Album Review: Wilco “Schmilco” (2016)

Wilco’s “Schmilco” is an interesting album with themes about love, childhood, and looking back on past experiences.

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Review of the new record from renowned indie band Wilco

By Carter Bagley

wilco

I have to admit that Wilco has never really been on my radar. Despite having a fondness for 90’s bands and especially liking the 90’s indie scene with bands like Pavement and Guided By Voices, it seemed that Wilco always had a different vibe to them. Not one I don’t like by any means, just one that I’m not familiar with. The first album of theirs I heard was their debut album “A.M.” through the subscription service Vinyl Me, Please. You could tell they definitely had soft country roots and then evolved it into more of a folk alt-rock sound that still comes out now. They have this sort of folk indie rock sound that’s very welcoming. I’ve heard only two other albums of theirs, one being Summerteeth which I must say I wasn’t too impressed with despite a couple great songs and the other being Yankee Hotel Foxtrot which blew me away fromwilco-1 first listen. For one reason or another I just haven’t delved that deep into the rest of their discography, but since they have a brand new album released today titled “Schmilco”, I decided to give it a proper review. Right from the opening track “Normal American Kids” I was instantly interested. It’s relatively short but has a very soft charm mixed with a delightful nostalgic feel to it. It seems as though lead singer Jeff Tweedy is reflecting on his childhood and his own experiences. It has a soft lead guitar and his folky vocals really add to it. The second track, also the second single for the album, “If I Ever Was A Child” also really impressed me maybe even more so than the opener. It is a little more upbeat with great lyrics although still continues the same feeling as the first. It has the very recognizable soft indie rock sound that Wilco helped establish and is a song I’ll definitely return to. The next few tracks aren’t nearly as good as the first two although they’re not bad whatsoever. “Cry All Day” and “Nope” are decent they’re just a tad generic but they’re solidly performed enough to give a listen to. It’s “Common Sense” that I didn’t really care for all that much as it has this unnerving sound to it that gets quite annoying after only a minute into the track. The song that comes after was the third song released from the album “Someone To Lose”. The instrumentation is pretty basic but still catchy and the main thing here to listen to is the vocals and the drumming. Despite the drumming being very simple it still holds the beat very well and makes you enjoy the song for what it is. Track 7 “Happiness” manages to be a very subtle yet fantastically raw song that might go unnoticed by many. The lyrics are interesting and weirdly sweet, and the chorus is honest and beautiful. The instrumentation is mostly just acoustic with some soft piano in the background that lifts the song up above what other artists would’ve just kept it as. Track 7 and on is when the album really picks up steam again after the few songs that came before it. “Quarters” sounds like a basic folk song although it’s still a nice listen but it’s “Locator” and “Shrug and Destroy” that got me invested in the album again. The former was the lead single for the album which is understandable as it’s one of the most marketable on the whole record. “Shrug And Destroy” is a truly lovely song that after multiple listens my enjoyment has only increased. The final two songs (“We Aren’t The World (Safety Girl)” and “Just Say Goodbye”) finish this whole record off really well too. They both have fairly similar sounds which is nice as they play into each other very well. Despite a couple tracks that I didn’t necessarily enjoy, there’s enough very good songs on “Schmilco” that I will indeed return to it a few times and I now have interest to check out the rest of the bands catalog. Lead singer and songwriter Jeff Tweedy seems to be reminiscing on childhood memories throughout the entirety of the album and that seems to be the theme. Although some memories being beautiful, some of them are just completely normal and boring and others are even a little weird. This is what gives “Schmilco” it’s charm and despite Tweedy often reminiscing, it’s that back and forth nature of the kinds of memories he shares with us that makes it not necessarily nostalgic, it’s just a man recollecting some old times. The comically sweet cover art also represents the album’s feel very well too and I’d say Wilco’s “Schmilco” is an interesting album with themes about love, growing up, and looking back on past experiences. It’s definitely worth checking out if you’re interested and if you’re not I’d say you should give a listen to a few of the songs because if not, you’re missing out on some lovely music.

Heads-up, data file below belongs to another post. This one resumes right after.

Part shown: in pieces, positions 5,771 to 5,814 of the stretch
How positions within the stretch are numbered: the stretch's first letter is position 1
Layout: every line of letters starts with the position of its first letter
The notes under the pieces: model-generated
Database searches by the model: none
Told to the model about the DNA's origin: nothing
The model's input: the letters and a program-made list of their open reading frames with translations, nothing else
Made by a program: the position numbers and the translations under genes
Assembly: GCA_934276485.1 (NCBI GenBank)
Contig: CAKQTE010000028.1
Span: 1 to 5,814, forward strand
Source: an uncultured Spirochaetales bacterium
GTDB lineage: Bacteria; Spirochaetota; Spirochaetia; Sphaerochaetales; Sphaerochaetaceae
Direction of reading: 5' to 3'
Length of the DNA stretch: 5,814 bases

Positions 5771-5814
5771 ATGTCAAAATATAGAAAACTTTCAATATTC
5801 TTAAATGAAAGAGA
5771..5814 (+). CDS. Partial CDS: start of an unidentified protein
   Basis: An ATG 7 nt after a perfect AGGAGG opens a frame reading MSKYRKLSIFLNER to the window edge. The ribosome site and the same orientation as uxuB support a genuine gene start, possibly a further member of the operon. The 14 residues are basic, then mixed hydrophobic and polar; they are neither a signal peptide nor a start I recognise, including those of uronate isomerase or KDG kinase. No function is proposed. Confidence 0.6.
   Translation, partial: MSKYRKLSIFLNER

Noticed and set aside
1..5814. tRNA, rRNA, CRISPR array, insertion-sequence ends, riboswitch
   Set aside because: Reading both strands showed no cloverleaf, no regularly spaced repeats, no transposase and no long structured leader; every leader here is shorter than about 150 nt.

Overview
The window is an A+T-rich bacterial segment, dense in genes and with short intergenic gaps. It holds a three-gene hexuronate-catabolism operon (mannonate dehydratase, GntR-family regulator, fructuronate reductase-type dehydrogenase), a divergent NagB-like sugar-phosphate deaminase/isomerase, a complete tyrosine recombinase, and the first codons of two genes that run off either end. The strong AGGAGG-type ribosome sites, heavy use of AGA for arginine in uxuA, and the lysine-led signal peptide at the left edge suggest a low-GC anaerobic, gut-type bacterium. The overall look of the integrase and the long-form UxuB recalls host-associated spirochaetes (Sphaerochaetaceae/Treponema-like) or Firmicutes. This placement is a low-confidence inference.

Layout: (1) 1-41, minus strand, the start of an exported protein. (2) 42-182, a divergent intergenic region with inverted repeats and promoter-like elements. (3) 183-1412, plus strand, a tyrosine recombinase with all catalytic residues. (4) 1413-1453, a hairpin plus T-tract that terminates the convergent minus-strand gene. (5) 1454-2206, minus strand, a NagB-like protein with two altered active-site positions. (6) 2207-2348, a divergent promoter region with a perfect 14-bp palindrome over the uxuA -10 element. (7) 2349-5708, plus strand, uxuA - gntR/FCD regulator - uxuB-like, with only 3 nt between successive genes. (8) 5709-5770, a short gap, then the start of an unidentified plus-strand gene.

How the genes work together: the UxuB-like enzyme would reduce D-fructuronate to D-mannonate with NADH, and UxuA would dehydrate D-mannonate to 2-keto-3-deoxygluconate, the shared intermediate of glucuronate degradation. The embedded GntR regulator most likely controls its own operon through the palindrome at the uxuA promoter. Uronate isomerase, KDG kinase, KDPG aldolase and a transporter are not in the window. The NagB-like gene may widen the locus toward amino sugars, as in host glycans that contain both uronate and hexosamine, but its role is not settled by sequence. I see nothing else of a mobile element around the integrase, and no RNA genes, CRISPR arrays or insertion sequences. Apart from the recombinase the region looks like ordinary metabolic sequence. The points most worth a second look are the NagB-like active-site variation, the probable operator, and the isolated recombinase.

Highlights: If I Ever Was A Child, Happiness, Locator, Shrug And Destroy, We Aren’t The World (Safety Girl), Just Say Goodbye

Lowlights: Common Sense, Nope, Someone To Lose

Rating: 7.5/1o

Author: carterbagley

I'm a high school kid who loves screenwriting, songwriting, singing, and is an avid consumer of Film and Music.

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